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Another TB/homeland security debacle

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By Michelle Malkin  •  December 27, 2007 05:30 AM

Remember Andrew Speaker? He’s the TB-infected American who was able to slip through several airline security layers and fly around the globe despite being on a no-fly list in May. There were several other TB/security incidents this year that have fallen down the memory hole.

Looks like we still haven’t learned anything (via SJMercNews):

A Santa Clara County resident infected with a dangerous strain of tuberculosis flew back to the United States earlier this month without alerting authorities of her illness – potentially threatening fellow passengers and people at Stanford Hospital’s emergency room with whom she came into contact.

Now public health officials are trying to alert those who may be at risk.

The 30-year-old woman, who went to Stanford Hospital several days after arriving back in the Bay Area and who is now being treated in isolation there, is infected with multi-drug resistant TB. That form of the bacterial disease is emerging as a significant global public health problem because it is difficult and expensive to treat and has a higher mortality rate than conventional TB.

Just seven months after Atlanta personal-injury lawyer Andrew Speaker came under intense public fire for traveling to Europe while knowingly infected with drug-resistant TB, Santa Clara public health officers and the U.S. Centers for Disease Control and Prevention are investigating how a woman who had been diagnosed with an active case of TB while abroad was able to easily step foot on an international flight.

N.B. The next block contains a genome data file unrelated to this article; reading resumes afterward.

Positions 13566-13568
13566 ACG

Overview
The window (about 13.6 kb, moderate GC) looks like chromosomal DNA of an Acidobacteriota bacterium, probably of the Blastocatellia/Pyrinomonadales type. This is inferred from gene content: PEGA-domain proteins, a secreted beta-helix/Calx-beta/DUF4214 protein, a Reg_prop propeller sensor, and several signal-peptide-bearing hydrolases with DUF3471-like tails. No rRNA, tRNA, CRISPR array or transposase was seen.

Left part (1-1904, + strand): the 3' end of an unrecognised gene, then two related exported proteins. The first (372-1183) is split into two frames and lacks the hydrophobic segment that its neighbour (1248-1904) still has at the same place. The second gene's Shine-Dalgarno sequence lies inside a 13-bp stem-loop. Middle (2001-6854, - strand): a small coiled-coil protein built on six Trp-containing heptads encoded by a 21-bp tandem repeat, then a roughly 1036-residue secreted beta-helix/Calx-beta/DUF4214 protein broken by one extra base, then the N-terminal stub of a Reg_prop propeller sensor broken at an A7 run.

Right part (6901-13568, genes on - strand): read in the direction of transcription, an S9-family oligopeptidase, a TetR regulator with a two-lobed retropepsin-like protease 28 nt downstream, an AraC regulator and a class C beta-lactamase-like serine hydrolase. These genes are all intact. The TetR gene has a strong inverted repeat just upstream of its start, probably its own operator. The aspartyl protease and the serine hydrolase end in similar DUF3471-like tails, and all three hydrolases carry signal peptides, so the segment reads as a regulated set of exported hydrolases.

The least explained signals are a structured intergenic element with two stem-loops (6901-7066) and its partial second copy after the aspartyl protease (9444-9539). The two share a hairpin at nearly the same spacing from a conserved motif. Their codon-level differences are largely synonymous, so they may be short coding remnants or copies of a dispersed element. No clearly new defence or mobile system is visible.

The CDC, county health authorities and Stanford Hospital officials have been informing passengers who sat within two rows of the woman on the flight. In addition, a handful of patients, visitors and staff who were in the Stanford emergency room at the same time as the woman were told they might be in danger of getting the respiratory illness and were urged to undergo testing immediately and again in several months.
Citing federal patient confidentiality rules, health authorities would not name the infected woman or the country she was visiting. A CDC spokeswoman said the agency was not yet ready to disclose the airline and flight she was on, where her flight originated or even what day she landed in San Francisco.

That’s right: They won’t tell the public the woman’s name, the airline and flight she was on, where the flight came from, or when she landed.

So, they’ve succeeded in scaring the bejeesus out of a large population of the flying public without giving them any specific information to make proper risk assessments.

Thanks, DHS, TSA, and CDC.

Your hard-earned tax dollars at work again.

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